Small Business Owners: How to Determine if You are an Applicable Large Employer under the ACA

New Small Business Owners need to know How to Determine if You are an Applicable Large Employer under the ACA for the employer mandate.

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While the Affordable Care Act (ACA) has been in effect for several years, new small business owners may wonder if the ACA laws apply to their business. The ACA was written with an employer mandate that requires businesses of a certain size to offer affordable health insurance with minimum essential coverage to their full-time employees and their children up to the end of the month that they turn 26. If a business does not meet this legal requirement, they may be subject to penalties. The very first step to understanding if a small business is required to offer health insurance to their staff is to determine whether the employer is an Applicable Large Employer (ALE).

What is an Applicable Large Employer?

An employer is considered an Applicable Large Employer for the current calendar year if they had at least 50 full-time employees (including full-time equivalent (FTE) employees), during the previous full calendar year. On the other hand, if an employer did not have at least 50 full-time employees (including FTEs), on average during the previous full calendar year, the employer would not be considered an ALE for the current calendar year.

How to Determine if You are an Applicable Large Employer under the ACA

Simply put, an employer must add up all its full-time employees* and full-time equivalent employees for each calendar month of the previous year and then divide the total number by 12 to get the average.

*Full-time employees are those who work an average of 30 hours or more per week. For purposes of counting employees for ALE status, an employer is not obligated to count employees who have medical care through the military.

1. To calculate full-time equivalents for each month, add up the hours worked by part-time employees over the course of a month, assigning no more than 120 hours per employee, then dividing the total number by 120.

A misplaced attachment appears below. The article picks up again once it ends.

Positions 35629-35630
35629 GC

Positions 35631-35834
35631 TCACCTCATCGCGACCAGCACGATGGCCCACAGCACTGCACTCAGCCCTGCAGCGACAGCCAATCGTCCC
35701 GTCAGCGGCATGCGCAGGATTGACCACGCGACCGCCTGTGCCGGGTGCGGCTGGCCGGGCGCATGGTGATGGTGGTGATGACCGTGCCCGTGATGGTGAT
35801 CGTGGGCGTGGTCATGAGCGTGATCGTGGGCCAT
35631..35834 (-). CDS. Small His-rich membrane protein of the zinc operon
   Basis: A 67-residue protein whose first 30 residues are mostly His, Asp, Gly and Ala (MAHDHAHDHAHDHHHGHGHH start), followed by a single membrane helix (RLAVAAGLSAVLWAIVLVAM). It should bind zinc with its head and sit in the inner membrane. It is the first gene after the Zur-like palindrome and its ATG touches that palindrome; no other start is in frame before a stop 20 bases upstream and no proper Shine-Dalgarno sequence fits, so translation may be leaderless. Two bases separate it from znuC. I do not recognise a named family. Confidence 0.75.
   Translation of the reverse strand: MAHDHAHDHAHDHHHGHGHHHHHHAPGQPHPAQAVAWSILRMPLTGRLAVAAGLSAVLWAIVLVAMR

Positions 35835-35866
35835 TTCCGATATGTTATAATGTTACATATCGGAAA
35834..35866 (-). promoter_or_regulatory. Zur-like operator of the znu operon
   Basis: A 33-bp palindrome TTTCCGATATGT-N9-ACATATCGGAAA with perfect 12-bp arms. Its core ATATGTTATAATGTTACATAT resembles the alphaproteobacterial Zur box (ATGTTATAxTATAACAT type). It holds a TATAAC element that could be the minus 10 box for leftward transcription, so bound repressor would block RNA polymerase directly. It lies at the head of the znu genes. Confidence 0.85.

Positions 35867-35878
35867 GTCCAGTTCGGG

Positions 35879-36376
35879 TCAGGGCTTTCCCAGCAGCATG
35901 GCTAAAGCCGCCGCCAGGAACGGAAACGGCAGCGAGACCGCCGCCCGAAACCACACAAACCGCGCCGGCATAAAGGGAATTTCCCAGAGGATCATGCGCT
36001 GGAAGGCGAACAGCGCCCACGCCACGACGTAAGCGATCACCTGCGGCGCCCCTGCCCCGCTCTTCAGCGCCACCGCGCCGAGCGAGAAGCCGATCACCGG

2. Take the FTE number and add it to the number of full-time employees for that month to equal the total month count.

3. Calculate the total month count for each month then add all 12 numbers together.

4. Finally, divide the sum by 12 to get the average for the prior year. If the number isn’t a whole number, it is rounded down, regardless of how close it is to the next number. For example, if the average number is 51.9, it would be rounded down to 51. This rounding is very important if the number comes out to say 49.7 because it gets rounded down to 49 instead of rounded up to 50, which is the threshold for ALE status.

Businesses with fewer than 50 employees are exempt from the employer mandate and are not required to offer health insurance. However, if they choose to offer health coverage that coverage must meet certain ACA requirements.

It isn’t always as simple as you would think to determine whether a business is an ALE in a given calendar year. A qualified HR or tax expert can help you determine your status. One thing to consider is whether affiliated or related companies need to be included in the calculation of full-time and FTE employees. An ownership test is commonly used to determine whether common ownership exists. If it does then all employees would need to be counted as though they were part of a single employer, called an “Aggregated ALE Group.”

An ALE may be required to fulfill certain tasks under the Affordable Care Act, including requirements to submit certain year-end documents, such as Form 1095-C, to the IRS. Working with a Professional Employer Organization (PEO) is the best way to ensure that your business is meeting all employer requirements.

Partnering with Makai HR

Not excited about employer laws? That’s okay; we’ve got you covered through HR outsourcing! When you partner with Makai HR you can get on with the business you are trying to grow while we take care of your employee needs from payroll to taxes, health insurance/benefits and worker’s compensation. You also gain peace of mind that you are compliant with all of Hawaii’s employer laws (if you’ve ever looked you know that the list is very long and changes happen). When choosing a PEO to partner with, there are many things to consider including cost, services, and technology solutions.

With the cost of doing business in Hawaii at record highs, we know how important it is to keep labor costs in line with revenue. Our plans are priced competitively and include value-added services like time-in/time-out systems. Our three tiers of PEO service plans are tailored to the size of your business and specific needs. We offer a 100% paperless solution which means that your employees can manage their needs through a computer, tablet, or phone. We can truly improve your employees’ work benefits while freeing you up to run your business.

What are you waiting for? Companies that partner with a PEO benefit from 7-9% faster growth, 10-14% lower employee turnover; and they are 50% less likely to go out of business. Contact us today to get started!

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